Lot 54
  • 54

Charles Amable Lenoir

80,000 - 120,000 USD
150,000 USD
bidding is closed


  • Charles Amable Lenoir
  • Young Girl with Cherries
  • signed c.a. Lenoir and dated 1900 (lower right)
  • oil on canvas


MacConnal-Mason, London
Acquired from the above, 1983

Catalogue Note

Charles-Amable Lenoir became a star pupil of William Bouguereau’s at the Académie Julian in 1882, a year after he had enrolled in the École des Beaux Arts. While many other artists passed through the artist’s atelier — including Lovis Corinth (see lot 20), Robert Henri and Henri Matisse — few remained as faithful to their master’s teachings, as evidenced in the present work. Louis Tider-Toutant, a close friend of both artists and curator of the Museum of Fine Arts in Niort, explains:

In Bouguereau’s studio I became acquainted with his principal pupils, who were already successful painters. Among them I met one whom I had known as a child, in Fouras, and with whom I soon established a bond; I am speaking of my friend Charles Lenoir. He was the son of a customs official. He had embraced an artistic career after teaching primary school, and then as a supervisor of studies at the lycée in Rochefot.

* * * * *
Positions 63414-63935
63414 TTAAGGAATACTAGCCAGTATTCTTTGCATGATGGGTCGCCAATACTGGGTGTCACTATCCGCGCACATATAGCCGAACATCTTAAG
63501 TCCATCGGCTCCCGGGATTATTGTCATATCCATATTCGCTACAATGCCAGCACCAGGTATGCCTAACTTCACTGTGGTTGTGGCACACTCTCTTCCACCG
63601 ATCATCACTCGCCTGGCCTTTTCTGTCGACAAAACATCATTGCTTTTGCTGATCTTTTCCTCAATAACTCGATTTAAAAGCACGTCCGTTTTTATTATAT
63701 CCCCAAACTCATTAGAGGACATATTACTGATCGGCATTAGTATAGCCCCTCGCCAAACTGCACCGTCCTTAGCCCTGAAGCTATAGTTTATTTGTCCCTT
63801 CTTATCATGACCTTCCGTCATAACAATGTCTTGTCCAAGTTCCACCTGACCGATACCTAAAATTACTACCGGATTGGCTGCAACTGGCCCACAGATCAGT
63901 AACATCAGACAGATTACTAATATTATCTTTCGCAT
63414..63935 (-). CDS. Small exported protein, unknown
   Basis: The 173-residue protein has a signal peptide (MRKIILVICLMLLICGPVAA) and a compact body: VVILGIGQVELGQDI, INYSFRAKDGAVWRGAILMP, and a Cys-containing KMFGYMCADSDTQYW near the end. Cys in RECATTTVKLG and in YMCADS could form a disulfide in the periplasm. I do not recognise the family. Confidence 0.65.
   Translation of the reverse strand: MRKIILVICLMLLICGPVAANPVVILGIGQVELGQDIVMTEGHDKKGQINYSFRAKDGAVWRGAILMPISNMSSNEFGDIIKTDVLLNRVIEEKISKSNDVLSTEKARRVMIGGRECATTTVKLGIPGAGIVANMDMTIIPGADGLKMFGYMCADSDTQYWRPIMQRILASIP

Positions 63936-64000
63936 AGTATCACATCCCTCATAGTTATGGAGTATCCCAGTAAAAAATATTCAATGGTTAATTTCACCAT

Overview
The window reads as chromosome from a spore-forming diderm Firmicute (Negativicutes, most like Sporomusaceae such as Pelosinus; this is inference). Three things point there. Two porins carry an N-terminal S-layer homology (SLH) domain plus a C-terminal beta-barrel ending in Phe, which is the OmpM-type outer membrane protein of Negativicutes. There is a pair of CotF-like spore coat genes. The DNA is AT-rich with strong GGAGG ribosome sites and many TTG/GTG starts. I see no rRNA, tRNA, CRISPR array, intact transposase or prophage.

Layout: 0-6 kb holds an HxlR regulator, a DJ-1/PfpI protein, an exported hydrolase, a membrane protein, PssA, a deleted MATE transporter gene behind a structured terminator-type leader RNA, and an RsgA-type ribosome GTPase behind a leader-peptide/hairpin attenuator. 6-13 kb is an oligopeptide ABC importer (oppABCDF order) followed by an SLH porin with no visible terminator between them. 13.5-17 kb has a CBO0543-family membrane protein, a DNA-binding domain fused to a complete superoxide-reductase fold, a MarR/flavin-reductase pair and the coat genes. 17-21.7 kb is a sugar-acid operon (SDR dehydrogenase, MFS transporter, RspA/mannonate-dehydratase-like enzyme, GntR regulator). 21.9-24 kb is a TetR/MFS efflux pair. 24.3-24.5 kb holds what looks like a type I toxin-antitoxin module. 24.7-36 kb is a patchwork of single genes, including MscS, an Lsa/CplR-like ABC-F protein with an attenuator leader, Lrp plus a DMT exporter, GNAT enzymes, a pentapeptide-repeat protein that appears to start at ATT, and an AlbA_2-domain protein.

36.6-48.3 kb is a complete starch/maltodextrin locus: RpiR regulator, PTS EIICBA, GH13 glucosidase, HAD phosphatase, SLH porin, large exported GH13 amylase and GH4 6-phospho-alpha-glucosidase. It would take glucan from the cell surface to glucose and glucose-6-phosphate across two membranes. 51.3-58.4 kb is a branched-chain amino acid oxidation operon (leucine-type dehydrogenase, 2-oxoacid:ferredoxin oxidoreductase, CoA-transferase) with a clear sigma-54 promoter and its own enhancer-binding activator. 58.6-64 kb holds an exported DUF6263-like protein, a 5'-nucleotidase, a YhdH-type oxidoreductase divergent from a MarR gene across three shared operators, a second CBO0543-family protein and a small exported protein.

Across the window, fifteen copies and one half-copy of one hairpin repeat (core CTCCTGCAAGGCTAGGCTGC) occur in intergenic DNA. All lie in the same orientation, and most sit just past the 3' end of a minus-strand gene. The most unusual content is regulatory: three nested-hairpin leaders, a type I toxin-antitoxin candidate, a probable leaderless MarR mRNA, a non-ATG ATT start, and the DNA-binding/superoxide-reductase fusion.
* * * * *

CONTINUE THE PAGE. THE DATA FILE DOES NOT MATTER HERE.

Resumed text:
Having had the tenacity and patience to save up several thousand francs from his modest income, he had decided to try his luck, and after severe privations and many vicissitudes he was able, thanks to his stubborn application and exceptional gifts, to carry off the highest rewards in the career, including even a Second Grand Prix de Rome.

After attracting attention by his genre paintings, which, at the age of 40 still had not made him fashionable, Lenoir set to work to ‘paint Bouguereaus,’ successfully earning an income for himself, while excelling in portrait painting.”

(La Gazette d’Aunis, November 26, 1934, as quoted in Damien Bartoli and Frederick Ross, William Bouguereau, his life and works, New York, 2010, p. 482).

In the same spirit as Bouguereau’s most cherished paintings, Lenoir’s portrayal of a young peasant girl, far removed from the realities of an increasingly industrialized France, is a virtuoso example of French Academic painting.